Cotswold Fayre is a fine food wholesaler supplying independent retailers with quality and gourmet products. Here, client of our sister company Escapade PR, and Chief Executive, Paul Hargreaves, gives his advice on how products can attract his attention:
What kind of launch offer do you prefer…we assume it’s not always about price?
Certainly price helps to engage the retailer to get things on the shelf. A launch price offer also helps to erase the thought from people’s heads that speciality food is much more expensive than the supermarkets as now retailers are realising the value of passing on the saving to their customers.
So when considering a new product, what advice do you have for producers considering how to price their product?
A new product can be the most innovative in the world, but unless it is at the right price, we may be able to sell it to the retailers, but they won’t be able to shift it from their shelves.
Shoppers don’t expect speciality products to be cheap, but they still need to be good value for the quality and there are certain price points for certain products that you cannot go over. For instance, anything in a jar must retail at under £5.
We would certainly like to sell larger volumes of higher priced products – if we can’t sell a pallet a month of a brand then it’s probably not going to work for us.
What are your main frustrations with approaches from suppliers who would like Cotswold Fayre to stock their products?
I think the main one is that too many suppliers simply do not realise how crowded the market is. They assume if they have a good product, we will have to stock it. However, it might well be the best product in the world, but if they don’t have a marketing budget, then it’s going to go nowhere.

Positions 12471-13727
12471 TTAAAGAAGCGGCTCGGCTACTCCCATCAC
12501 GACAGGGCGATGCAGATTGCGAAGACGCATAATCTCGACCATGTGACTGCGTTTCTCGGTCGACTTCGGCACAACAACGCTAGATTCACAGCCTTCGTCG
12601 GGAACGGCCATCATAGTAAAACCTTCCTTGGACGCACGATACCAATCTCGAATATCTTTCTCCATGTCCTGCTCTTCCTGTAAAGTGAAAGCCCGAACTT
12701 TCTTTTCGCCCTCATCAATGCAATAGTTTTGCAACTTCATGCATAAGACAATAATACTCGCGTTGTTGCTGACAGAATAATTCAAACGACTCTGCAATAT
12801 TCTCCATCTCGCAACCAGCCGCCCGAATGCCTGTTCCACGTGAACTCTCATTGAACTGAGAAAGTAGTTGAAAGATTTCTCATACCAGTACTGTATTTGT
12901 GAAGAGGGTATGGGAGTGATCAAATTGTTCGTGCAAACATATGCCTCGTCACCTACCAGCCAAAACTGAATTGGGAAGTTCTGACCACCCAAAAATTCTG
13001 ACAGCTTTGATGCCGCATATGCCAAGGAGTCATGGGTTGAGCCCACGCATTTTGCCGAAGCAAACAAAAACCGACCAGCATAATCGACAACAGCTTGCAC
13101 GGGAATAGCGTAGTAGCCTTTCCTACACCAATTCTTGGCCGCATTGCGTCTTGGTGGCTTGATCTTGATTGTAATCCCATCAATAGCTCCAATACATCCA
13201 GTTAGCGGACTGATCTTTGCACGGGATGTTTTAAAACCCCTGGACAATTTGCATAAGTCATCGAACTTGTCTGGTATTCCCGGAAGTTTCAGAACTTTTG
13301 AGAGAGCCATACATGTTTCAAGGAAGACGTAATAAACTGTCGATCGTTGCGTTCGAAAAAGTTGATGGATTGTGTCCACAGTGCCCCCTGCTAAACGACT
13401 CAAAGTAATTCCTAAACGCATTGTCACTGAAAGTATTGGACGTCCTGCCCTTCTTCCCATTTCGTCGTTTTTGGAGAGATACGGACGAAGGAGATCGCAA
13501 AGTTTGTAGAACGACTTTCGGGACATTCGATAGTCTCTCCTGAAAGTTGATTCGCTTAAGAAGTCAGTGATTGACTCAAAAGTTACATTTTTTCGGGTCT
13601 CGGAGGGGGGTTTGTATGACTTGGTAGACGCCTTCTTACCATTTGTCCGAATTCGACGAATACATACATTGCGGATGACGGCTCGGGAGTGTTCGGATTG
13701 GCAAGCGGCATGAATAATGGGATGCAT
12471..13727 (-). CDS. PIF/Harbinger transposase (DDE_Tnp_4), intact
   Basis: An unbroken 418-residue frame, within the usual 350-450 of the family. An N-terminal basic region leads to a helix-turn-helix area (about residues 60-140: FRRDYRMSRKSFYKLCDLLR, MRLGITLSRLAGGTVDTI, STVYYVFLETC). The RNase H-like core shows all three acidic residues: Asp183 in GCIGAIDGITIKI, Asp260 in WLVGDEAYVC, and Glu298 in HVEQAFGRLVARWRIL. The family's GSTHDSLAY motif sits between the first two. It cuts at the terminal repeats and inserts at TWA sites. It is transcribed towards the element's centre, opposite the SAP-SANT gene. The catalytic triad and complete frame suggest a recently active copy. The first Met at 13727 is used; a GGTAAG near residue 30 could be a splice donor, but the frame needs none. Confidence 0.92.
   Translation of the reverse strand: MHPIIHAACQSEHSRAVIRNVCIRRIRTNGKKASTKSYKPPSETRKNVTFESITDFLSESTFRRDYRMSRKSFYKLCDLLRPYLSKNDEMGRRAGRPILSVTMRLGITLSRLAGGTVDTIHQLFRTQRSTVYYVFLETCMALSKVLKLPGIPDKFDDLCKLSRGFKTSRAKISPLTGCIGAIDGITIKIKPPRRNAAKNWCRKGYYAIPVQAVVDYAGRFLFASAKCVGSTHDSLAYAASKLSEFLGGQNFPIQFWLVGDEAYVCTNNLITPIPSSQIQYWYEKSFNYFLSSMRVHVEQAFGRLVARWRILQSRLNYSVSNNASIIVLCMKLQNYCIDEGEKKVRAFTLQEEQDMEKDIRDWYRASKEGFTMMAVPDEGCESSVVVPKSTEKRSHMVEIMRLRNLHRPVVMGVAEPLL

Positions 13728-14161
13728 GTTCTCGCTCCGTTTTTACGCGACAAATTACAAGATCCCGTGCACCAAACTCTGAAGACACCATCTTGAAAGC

To launch a brand requires a lot of very hard work. We find that a lot of the younger brand owners believe they can launch with a great social media campaign and it will all happen for them. I don’t think they realise just how busy the buyers are – for every one product in the category there are another nine sitting rejected somewhere.
We are generally looking for people that have been in the market for a year or two. We always ask potential new suppliers how many retailers they are stocking; if it’s only 20, that’s only one every three weeks or so for the past year. When we started Cotswold Fayre we had three or four brands and got into three or four retailers per day.
To ensure we take on the right brands, we put lots of hurdles in their way from the start, such as asking what their marketing budget is, expecting them to attend seven or eight launch events around the UK and expecting them to already have healthy retail distribution. If they can give a positive response to all our questions, then we know they are reasonably committed.
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